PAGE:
PARIS – She appeared first, smiling and dressed simply like every Parisian girl
today, all in black, calf-length trousers and ballerina flats.
Carla!” shouted the crowd, voters and the just curious, among them journalists,
photographers and TV crews from the entire world.
They were all waiting
in front of Lycée Jean de la Fontaine, 32 Boulevard Murat, in the 16th
arrondissement, the location of a polling station where outgoing French
President Nicolas Sarkozy and his Italian wife, the ex-top model Carla Bruni,
were expected to vote at 11:30 a.m. To find the polling station, one must exit
the Porte d’Auteuil Metro station, at the corner of Rue de Montmorency where the
couple lives, and follow the flags and police officers along the
Then we saw him.
“Nicolas! Nicolas! We will win! We
will win!” The chanters, all supporters of Sarkozy, wanted to believe in his victory and that “everything becomes
possible,” shouting the slogan of his previous and victorious campaign of 2007,
which had the same strong impact as Obama’s 2008 “Yes we can.”
“I am sad
for my president, he looks very tired,” said Odile Spiegler, who shares her time
between her beloved France and Israel. Spiegler has lived in Netanya since
marrying Israeli soccer legend Mordechai Spiegler, after having having been
married the first time in Neuilly, near Paris, in a ceremony conducted by
Sarkozy, then the mayor of the little town.
Another woman spoke about
François Bayrou, the leader of the center-right, who on Thursday announced his
intention to vote for the Socialist Party’s François Hollande. “He is against
the program of Hollande but he votes against Sarkozy. France is not important
for him, only his personal feelings,” she said.
Hearing that at the
security gate Liona, a journalist for the Italian TV station RAI, said that
throughout the campaign, everywhere in France she noticed that “there is a very
hard anti-Sarkozy feeling, just like in Italy with Silvio
She added that “there is a big interest in Italy in these
elections, because of the European and economic implications.”
[Sarkozy] is the only one who can save us,” answered a blonde woman, for whom
“the other one [Hollande] doesn’t know anything or how to speak to the US. He
has had a full facelift, and his companion, Valérie Trierweiler, a journalist
from Paris Match, is an intriguer.”
This day could be considered “The
Longest Day,” at the end of which “everything is really possible,” as I was told
in an Auteuil café by a friend who is a French ambassador in
According to him, the reason is “the universal right to direct
voting, a way of voting that is typically European and which gives every citizen
the ability to decide and change everything.”
Maybe he is just hoping for
Sarkozy’s reelection but still he is aware of the difficulties and not very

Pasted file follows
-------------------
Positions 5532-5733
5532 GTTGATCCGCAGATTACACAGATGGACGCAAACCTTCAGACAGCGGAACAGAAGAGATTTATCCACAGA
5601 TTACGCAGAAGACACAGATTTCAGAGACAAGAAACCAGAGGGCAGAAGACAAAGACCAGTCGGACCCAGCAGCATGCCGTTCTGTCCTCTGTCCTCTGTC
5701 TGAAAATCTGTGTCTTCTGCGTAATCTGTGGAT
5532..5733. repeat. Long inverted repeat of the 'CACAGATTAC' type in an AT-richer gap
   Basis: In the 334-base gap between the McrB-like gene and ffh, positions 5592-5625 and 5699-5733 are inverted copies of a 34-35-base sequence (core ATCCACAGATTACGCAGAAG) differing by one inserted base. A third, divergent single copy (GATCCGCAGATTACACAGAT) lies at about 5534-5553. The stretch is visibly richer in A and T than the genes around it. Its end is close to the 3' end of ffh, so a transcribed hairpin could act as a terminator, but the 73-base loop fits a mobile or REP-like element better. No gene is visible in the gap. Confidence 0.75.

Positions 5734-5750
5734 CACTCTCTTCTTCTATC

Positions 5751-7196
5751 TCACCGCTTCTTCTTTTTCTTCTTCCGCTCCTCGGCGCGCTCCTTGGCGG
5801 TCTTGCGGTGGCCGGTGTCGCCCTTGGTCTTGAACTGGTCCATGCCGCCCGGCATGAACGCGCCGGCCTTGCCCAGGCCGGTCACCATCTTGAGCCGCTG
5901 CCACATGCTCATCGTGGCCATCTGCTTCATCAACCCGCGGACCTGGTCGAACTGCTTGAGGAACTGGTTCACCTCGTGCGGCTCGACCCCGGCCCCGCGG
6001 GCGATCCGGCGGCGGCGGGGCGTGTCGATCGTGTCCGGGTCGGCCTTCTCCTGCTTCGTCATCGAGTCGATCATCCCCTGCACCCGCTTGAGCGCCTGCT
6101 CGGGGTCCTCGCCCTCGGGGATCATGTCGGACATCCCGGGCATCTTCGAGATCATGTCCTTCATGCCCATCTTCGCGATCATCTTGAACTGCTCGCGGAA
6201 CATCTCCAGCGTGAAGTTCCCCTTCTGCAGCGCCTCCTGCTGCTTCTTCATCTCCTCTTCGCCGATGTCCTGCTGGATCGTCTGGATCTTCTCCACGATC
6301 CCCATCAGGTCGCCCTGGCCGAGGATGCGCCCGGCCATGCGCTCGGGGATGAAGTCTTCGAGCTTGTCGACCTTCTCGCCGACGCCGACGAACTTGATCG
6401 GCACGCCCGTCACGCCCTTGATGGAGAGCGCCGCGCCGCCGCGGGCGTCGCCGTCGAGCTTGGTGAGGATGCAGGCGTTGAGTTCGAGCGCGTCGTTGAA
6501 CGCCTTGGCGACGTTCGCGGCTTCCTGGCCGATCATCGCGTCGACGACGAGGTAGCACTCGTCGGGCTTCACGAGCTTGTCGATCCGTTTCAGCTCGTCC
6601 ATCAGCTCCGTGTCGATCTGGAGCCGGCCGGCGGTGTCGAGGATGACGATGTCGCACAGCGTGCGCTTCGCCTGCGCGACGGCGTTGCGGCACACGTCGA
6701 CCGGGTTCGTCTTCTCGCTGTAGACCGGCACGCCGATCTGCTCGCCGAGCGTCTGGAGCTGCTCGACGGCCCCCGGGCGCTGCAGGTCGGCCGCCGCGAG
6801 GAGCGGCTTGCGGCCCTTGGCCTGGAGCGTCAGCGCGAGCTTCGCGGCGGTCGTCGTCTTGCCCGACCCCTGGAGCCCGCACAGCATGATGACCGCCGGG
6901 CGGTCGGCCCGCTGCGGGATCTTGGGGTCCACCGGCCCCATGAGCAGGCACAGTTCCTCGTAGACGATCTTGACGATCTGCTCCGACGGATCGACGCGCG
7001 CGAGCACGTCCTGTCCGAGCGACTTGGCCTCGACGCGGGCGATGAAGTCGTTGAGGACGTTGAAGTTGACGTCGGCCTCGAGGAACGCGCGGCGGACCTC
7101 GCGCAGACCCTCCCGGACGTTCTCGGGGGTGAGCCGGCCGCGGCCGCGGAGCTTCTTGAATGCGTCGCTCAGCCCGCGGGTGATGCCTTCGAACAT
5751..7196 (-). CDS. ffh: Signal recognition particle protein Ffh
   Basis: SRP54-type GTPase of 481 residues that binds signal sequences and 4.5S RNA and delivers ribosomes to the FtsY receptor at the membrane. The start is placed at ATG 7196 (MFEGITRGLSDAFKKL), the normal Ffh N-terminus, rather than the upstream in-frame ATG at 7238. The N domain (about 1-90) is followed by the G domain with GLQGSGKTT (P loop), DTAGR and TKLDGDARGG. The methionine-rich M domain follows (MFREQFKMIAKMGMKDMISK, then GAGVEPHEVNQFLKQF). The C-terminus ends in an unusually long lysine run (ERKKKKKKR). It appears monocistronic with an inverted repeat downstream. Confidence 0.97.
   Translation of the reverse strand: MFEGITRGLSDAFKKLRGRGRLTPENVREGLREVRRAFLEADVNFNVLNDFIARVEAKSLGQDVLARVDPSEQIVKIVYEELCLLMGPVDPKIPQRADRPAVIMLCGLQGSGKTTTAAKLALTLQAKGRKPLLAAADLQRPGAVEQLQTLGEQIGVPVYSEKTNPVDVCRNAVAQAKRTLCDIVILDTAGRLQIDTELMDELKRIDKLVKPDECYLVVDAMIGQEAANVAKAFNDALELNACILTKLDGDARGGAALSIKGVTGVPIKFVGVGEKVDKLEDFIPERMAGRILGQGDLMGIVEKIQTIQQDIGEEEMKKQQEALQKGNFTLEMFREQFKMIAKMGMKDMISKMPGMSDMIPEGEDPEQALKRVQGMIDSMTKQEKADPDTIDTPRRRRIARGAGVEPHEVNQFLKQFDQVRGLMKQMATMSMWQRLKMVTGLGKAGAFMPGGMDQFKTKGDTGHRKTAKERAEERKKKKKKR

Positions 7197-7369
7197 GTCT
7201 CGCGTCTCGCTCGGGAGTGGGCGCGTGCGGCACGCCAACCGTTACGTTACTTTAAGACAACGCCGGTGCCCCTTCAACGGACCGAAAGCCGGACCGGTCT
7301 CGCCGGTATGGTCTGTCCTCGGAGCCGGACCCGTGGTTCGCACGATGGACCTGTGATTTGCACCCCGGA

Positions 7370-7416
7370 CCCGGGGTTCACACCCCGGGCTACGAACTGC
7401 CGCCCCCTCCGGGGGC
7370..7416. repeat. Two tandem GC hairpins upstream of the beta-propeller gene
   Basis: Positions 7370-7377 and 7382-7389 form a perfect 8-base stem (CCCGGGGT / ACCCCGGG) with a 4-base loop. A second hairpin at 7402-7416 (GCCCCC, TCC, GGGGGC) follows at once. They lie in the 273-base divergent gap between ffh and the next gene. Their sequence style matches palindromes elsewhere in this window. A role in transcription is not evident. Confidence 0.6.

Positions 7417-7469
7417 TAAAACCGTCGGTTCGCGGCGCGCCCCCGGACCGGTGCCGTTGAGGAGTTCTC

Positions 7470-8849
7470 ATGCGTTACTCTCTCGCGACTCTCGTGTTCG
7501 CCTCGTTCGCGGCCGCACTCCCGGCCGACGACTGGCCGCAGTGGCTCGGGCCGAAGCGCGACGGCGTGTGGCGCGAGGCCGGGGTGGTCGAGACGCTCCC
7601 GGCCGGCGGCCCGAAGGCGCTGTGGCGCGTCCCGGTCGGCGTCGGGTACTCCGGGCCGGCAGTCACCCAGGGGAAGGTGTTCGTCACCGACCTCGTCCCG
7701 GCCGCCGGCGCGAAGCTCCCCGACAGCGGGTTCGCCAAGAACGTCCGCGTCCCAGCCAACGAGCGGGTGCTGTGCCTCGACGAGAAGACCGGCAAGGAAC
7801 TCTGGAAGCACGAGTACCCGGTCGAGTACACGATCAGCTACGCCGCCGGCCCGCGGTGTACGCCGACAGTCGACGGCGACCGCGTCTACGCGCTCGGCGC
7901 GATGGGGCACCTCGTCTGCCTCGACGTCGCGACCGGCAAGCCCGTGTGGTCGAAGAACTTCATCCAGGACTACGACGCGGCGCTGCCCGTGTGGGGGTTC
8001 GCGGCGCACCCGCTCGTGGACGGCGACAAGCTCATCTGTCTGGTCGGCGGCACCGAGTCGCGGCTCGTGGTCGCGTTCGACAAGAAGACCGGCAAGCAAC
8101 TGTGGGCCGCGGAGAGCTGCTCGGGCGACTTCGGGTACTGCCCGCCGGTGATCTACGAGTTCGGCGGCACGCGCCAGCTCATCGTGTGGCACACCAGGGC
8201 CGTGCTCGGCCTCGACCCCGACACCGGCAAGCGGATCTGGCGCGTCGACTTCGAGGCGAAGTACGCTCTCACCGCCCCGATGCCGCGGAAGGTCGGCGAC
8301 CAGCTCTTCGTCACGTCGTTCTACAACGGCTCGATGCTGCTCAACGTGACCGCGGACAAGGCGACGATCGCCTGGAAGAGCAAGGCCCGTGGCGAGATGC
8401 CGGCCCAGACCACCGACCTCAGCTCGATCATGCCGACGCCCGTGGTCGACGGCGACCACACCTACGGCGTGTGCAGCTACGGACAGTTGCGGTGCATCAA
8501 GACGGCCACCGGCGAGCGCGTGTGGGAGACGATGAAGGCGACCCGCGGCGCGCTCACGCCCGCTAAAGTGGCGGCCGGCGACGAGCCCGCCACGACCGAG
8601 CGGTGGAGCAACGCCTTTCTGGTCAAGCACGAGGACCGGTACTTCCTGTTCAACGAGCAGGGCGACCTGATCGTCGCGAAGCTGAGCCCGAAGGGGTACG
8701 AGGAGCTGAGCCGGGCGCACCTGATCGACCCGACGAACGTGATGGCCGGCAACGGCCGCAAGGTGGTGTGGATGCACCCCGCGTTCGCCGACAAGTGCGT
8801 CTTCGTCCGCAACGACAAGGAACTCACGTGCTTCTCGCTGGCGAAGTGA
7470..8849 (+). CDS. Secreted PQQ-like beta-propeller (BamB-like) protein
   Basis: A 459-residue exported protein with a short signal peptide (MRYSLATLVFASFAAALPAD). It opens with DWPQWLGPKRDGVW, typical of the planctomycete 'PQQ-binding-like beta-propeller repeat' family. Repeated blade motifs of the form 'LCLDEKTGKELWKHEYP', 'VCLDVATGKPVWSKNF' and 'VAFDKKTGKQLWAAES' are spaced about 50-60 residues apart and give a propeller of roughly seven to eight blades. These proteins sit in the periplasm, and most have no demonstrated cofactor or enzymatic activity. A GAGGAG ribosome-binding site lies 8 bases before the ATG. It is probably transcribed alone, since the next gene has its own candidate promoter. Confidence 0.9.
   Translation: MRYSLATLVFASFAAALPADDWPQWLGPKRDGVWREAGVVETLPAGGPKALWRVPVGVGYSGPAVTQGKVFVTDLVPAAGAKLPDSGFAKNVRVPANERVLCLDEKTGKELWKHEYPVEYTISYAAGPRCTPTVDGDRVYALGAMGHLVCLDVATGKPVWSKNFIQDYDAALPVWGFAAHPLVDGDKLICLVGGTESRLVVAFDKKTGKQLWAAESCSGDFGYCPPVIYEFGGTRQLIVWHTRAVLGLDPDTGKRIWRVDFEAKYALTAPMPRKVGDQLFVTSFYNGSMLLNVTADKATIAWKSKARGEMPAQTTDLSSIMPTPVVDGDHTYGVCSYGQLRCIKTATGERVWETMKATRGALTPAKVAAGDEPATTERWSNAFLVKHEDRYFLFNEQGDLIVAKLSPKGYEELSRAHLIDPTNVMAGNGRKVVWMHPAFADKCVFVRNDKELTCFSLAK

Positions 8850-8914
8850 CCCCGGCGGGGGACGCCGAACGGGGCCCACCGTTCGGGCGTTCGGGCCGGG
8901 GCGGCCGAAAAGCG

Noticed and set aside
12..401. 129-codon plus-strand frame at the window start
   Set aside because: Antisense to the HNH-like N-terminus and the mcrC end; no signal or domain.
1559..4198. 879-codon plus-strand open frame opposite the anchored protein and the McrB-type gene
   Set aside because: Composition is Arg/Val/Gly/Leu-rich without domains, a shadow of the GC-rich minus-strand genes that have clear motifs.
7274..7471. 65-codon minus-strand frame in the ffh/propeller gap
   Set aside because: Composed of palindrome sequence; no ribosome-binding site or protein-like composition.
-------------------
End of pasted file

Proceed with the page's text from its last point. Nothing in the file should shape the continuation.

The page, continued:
The day was gray, rainy, like the original “longest day” of
June 6, 1944, not sunny as one would expect in May in Paris.
was closed except the schools where the polling stations are located. It’s a
public holiday. I remembered that Tuesday, May 8, is also holiday commemorating
the victory in Europe at the end of World War II in 1945, and many people will
not work on Monday, the day after the election, since it is an tradition in
France to make the election a long weekend. It was also like this last week on
A thought occurred to me that France is a country filled with
Even if officially the Socialist Party was not talking
about a victory and the preparations it is making, I saw workers preparing the
Place de la Bastille for a possible victory feast later at night. It happened
like this last time in 1981, the only time that a Socialist (François
Mitterrand) was the victor.
By midday, the TV stations were announcing a
30.66-percent voter turn out so far, with 18% of people expected to abstain,
according to the press.
The polls are obstinately carrying on giving
Hollande victory, but Sarkozy also is stubborn, believing that he might spring a
“There is a chance at the finish,” said Jean Francois Copé, the
head of Sarkozy’s UMP party, whose activists and supporters were waiting
nervously late into the afternoon and in the early evening for the results at
the Mutualité convention center in Paris, while the Socialists filled the entire
building at 10 Rue de Solferino, the Socialist Party headquarters. All the
surrounding streets were full of supporters and media from all around the world
waiting for the next French president.
On the Left, nobody is seriously
“Anti-Sarkozyism is so strong,” explains one of the
people in charge. The Left has benefited from a favorable atmosphere created by
the economic crisis and the persistent unpopularity of Sarkozy.
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